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Distilling

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Do you need to distill?

  • Yes

    Votes: 5 83.3%
  • No

    Votes: 1 16.7%

  • Total voters
    6

Stefan Michaelsson

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Hello, I'm new to brewing. I want to make a "vodka", it isnt more than 17%. That's what I am allowed to make before it is illegal.

But anyways, I see people distill their alcohol, is this a must? I've heard you can become blind otherways

Thanks
 

khannon

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As I understand, talk of distilling is not for these forums.. There are plenty of other forums out there for this.
 

bradleypariah

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If you're not venturing into 80 proof territory, you can "jack" the beer to step up the ABV to 17% pretty easily.
This is not illegal. "Jacking" is just another term for freezing. Use a plastic bucket that you're willing to sacrifice, and put your beer in a chest freezer, or leave it outside for a while if you live someplace cold.
Once you've frozen a sufficient amount of the water in your beer, use a sanitized drill and put a whole in the ice cap.
Pour out your condensed beer and carbonate it if you want.

If you do this with apple cider, it's called an Apple Jack.
 

doug293cz

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Hello, I'm new to brewing. I want to make a "vodka", it isnt more than 17%. That's what I am allowed to make before it is illegal.

But anyways, I see people distill their alcohol, is this a must? I've heard you can become blind otherways

Thanks
As I understand, talk of distilling is not for these forums.. There are plenty of other forums out there for this.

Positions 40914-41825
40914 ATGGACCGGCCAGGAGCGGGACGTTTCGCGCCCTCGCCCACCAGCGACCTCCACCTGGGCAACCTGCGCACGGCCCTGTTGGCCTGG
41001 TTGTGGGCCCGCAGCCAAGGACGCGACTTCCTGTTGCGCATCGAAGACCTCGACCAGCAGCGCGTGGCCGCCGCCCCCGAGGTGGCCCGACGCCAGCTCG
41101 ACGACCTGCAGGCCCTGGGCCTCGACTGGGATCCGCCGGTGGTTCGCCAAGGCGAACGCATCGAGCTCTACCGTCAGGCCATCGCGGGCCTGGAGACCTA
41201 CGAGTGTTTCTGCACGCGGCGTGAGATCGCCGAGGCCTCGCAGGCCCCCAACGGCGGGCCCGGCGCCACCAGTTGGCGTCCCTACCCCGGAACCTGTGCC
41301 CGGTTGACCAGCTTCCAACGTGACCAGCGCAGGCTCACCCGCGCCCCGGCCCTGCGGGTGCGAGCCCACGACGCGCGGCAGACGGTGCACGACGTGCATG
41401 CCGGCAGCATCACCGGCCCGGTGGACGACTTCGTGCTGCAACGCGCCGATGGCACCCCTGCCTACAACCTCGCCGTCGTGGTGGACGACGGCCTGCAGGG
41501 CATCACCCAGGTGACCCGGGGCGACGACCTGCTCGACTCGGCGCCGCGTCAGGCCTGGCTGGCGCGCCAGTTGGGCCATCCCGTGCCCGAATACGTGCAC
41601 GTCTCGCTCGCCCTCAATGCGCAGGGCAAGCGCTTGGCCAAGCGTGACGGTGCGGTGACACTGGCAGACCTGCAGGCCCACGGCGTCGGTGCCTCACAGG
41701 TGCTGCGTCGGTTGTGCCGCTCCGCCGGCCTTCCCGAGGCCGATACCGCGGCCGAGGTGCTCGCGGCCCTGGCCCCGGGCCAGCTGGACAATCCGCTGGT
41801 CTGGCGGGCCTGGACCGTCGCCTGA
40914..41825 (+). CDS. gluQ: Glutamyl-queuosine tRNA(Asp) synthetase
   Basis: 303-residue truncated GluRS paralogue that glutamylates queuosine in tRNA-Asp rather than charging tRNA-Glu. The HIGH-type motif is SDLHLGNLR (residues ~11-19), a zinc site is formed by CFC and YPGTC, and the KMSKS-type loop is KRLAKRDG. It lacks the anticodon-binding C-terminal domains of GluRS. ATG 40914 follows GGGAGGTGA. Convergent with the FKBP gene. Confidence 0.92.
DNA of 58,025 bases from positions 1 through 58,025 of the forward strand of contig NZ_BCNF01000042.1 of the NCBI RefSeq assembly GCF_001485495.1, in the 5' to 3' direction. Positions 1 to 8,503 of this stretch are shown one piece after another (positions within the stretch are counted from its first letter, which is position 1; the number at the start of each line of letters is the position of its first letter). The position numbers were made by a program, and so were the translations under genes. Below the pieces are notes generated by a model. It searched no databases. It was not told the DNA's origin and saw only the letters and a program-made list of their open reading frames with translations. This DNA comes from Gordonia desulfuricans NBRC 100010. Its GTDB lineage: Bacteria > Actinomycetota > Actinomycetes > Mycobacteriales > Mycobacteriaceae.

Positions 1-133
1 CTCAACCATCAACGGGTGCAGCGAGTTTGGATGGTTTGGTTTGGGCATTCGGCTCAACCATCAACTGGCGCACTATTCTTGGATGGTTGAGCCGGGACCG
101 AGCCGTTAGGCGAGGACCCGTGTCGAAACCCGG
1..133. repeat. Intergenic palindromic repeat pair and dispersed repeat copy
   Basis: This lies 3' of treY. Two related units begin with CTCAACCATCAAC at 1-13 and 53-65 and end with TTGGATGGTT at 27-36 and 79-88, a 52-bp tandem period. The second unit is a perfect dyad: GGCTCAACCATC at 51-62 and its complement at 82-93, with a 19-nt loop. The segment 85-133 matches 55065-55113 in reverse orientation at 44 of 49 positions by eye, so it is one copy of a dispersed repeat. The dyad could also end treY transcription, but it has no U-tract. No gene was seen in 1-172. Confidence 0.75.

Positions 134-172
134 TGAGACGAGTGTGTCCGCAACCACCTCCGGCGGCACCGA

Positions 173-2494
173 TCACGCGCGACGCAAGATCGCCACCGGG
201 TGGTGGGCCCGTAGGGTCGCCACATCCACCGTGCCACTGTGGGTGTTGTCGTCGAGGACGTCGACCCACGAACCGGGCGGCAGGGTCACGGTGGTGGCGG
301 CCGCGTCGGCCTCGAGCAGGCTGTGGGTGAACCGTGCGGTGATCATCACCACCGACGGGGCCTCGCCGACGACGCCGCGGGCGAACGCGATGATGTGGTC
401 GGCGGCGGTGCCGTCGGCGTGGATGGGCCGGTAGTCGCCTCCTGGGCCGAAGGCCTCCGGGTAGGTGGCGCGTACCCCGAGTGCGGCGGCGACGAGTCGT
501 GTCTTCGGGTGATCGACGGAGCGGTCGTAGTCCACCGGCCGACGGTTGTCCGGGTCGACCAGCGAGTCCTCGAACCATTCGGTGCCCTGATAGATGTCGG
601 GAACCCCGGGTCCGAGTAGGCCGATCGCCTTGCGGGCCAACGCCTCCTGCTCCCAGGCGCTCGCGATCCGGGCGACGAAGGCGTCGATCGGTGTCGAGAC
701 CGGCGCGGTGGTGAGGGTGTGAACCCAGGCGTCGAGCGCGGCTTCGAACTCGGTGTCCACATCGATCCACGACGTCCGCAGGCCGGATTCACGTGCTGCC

Oh, okay. Thanks
^ last I saw the stance here has changed
While distillation of alcohol is illegal in the United States without the proper government approvals, discussion of distillation is legal. HBT even has a forum for distilling, and this thread has been moved there.

doug293cz
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Homercidal

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Distilling to 17% would be challenging. The process naturally will create a much more potent spirit.

Freeze distilling would be a better way to go, but at 17% I'd call it an "Ice Beer", rather than a Vodka. I don't remember what the minimum alcohol needs to be before it's considered a spirit in the eyes of the government, but it's up past 20% IIRC.

And before you really do decide to distill, you need to read a LOT more. It certainly is possible to make yourself sick or blind if you do it wrong. A little learning is all it takes to keep yourself safe. And you will likely learn that the equipment and process is more than you want to deal with for 17% compared to other methods of concentrating.
 

TGFV

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I hate to break it to you but in both the US and Canada it isn't the alcohol percentage but the method of creation that is the concern in these instances.

As far as the law in both countries, using heat to separate alcohol and water (ie traditional distillation) is illegal irregardless of final alcohol percentage.

Freeze distillation is a slightly different matter, as in both countries the law officers in the know will point out it's illegalitu, it's the ones that don't know what it is that will say it is legal/not know.

Either way, you can ferment to 25 if you really wanted with different yeasts and proper care.
 
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